But of the fruit of the tree which is in the midst of the garden, God hath said, Ye shall not eat of it, neither shall ye touch it, lest ye die. And when the woman saw that the tree was good for food, and that it was pleasant to the eyes, and a tree to be desired to make one wise, she took of the fruit thereof, and did eat, and gave also unto her husband with her; and he did eat.
~ Genesis 3:3, Genesis 3:6
And he said unto me, Son of man, can these bones live? And I answered, O Lord GOD, thou knowest. Again he said unto me, Prophesy upon these bones, and say unto them, O ye dry bones, hear the word of the LORD. Thus saith the Lord GOD unto these bones; Behold, I will cause breath to enter into you, and ye shall live:
~ Ezekiel 37:3-5
The Spirit of God hath made me, and the breath of the Almighty hath given me life.
~ Job 33:4
Thus saith God the LORD, he that created the heavens, and stretched them out; he that spread forth the earth, and that which cometh out of it; he that giveth breath unto the people upon it, and spirit to them that walk therein:
~ Isaiah 42:5
For after that in the wisdom of God the world by wisdom knew not God, it pleased God by the foolishness of preaching to save them that believe.
~ 1 Corinthians 1:21
But blessed are your eyes, for they see: and your ears, for they hear.
~ Matthew 13:16
And God’s anger was kindled because he went: and the angel of the LORD stood in the way for an adversary against him. Now he was riding upon his ass, and his two servants were with him. And the ass saw the angel of the LORD standing in the way, and his sword drawn in his hand: and the ass turned aside out of the way, and went into the field: and Balaam smote the ass, to turn her into the way.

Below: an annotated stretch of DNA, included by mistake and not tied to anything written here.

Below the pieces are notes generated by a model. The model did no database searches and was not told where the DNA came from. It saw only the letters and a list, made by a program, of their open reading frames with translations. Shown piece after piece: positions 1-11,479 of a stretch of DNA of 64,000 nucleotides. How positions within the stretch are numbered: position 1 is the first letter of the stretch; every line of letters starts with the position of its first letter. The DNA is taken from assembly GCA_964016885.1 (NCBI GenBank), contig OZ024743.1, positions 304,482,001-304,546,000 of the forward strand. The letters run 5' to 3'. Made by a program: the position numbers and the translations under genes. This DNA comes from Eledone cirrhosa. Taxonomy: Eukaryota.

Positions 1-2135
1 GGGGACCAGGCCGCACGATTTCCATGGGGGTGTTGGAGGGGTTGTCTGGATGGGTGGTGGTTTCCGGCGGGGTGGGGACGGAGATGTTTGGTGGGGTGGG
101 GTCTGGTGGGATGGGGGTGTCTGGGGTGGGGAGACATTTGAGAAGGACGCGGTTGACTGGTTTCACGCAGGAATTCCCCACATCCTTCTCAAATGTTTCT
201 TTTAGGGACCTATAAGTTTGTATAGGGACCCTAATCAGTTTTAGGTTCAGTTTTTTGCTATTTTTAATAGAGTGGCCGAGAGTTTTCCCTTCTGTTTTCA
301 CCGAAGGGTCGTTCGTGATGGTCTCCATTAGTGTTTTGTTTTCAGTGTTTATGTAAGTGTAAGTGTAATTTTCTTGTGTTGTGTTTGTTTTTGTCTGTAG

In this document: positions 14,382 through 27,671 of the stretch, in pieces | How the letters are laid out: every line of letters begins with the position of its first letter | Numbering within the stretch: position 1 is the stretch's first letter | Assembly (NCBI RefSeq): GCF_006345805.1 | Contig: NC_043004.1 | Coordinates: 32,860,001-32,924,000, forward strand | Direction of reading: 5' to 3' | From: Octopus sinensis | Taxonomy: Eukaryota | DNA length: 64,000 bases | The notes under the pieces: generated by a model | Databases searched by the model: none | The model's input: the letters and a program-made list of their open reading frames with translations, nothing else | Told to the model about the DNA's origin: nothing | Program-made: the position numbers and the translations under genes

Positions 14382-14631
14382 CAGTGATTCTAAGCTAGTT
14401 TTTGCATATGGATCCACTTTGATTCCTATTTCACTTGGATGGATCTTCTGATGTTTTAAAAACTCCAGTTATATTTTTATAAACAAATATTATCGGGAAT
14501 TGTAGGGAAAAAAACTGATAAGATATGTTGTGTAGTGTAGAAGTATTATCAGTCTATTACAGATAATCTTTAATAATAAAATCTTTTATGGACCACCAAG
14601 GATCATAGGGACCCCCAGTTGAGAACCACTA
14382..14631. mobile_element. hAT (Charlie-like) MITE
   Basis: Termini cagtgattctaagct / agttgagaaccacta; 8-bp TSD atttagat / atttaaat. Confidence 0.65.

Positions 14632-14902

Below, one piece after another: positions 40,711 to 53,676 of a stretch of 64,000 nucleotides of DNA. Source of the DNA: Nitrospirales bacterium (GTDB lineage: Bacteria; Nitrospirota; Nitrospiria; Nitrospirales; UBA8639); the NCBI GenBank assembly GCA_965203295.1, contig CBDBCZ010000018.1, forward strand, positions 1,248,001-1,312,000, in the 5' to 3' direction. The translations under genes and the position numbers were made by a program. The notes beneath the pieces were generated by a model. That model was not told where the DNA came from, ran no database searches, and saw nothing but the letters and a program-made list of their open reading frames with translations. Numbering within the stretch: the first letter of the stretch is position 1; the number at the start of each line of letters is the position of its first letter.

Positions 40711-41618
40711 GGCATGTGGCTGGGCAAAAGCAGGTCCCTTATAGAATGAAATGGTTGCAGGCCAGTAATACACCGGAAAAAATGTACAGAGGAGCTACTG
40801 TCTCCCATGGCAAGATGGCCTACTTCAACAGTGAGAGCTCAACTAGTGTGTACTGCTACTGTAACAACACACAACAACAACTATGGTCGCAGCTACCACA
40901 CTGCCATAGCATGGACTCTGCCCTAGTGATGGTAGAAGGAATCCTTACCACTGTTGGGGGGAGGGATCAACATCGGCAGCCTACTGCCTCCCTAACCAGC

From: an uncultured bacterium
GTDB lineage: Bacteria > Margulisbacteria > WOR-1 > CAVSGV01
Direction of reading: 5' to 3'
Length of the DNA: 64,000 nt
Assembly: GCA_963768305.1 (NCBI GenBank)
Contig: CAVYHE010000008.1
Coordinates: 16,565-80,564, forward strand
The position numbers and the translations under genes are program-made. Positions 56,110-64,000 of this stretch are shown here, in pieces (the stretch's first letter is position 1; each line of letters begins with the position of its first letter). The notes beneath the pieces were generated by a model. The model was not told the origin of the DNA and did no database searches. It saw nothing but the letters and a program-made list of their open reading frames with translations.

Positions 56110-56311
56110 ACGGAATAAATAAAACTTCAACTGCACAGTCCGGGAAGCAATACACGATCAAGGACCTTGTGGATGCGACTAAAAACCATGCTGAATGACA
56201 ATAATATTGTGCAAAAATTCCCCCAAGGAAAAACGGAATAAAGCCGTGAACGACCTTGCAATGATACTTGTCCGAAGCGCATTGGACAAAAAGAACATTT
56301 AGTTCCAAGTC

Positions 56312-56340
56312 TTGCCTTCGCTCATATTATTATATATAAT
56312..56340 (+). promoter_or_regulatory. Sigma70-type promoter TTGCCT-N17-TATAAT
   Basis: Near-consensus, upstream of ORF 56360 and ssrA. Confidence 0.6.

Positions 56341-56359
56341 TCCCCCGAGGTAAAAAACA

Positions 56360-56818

~ Numbers 22:22-23
The great temptations which thine eyes have seen, the signs, and those great miracles: Yet the LORD hath not given you an heart to perceive, and eyes to see, and ears to hear, unto this day.
~ Deuteronomy 29:3-4
Hear, ye deaf; and look, ye blind, that ye may see. Who is blind, but my servant? or deaf, as my messenger that I sent? who is blind as he that is perfect, and blind as the LORD’S servant? Seeing many things, but thou observest not; opening the ears, but he heareth not.
~ Isaiah 42:18-20
They have not known nor understood: for he hath shut their eyes, that they cannot see; and their hearts, that they cannot understand.
~ Isaiah 44:18
But if our gospel be hid, it is hid to them that are lost: In whom the god of this world hath blinded the minds of them which believe not, lest the light of the glorious gospel of Christ, who is the image of God, should shine unto them.
~ 2 Corinthians 4:3-4
But even unto this day, when Moses is read, the vail is upon their heart.
~ 2 Corinthians 3:15
O that there were such an heart in them, that they would fear me, and keep all my commandments always, that it might be well with them, and with their children for ever!
~ Deuteronomy 5:29
For the mystery of iniquity doth already work: only he who now letteth will let, until he be taken out of the way. And then shall that Wicked be revealed, whom the Lord shall consume with the spirit of his mouth, and shall destroy with the brightness of his coming: Even him, whose coming is after the working of Satan with all power and signs and lying wonders, And with all deceivableness of unrighteousness in them that perish; because they received not the love of the truth, that they might be saved. And for this cause God shall send them strong delusion, that they should believe a lie:
~ 2 Thessalonians 2:7-11
Corruption or Depravation of the Mind by Sin, by John Owen. The following contains an excerpt from his work, “ΠΝΕΥΜΑΤΟΛΟΓΙΑ (Pneumatologia) or, A Discourse Concerning the Holy Spirit Wherein An Account is Given of His Name, Nature, Personality, Operations, and Effects; His Whole Work in the Old and New Creation is Explained; the Doctrine Concerning It Vindicated From Oppositions and Reproaches.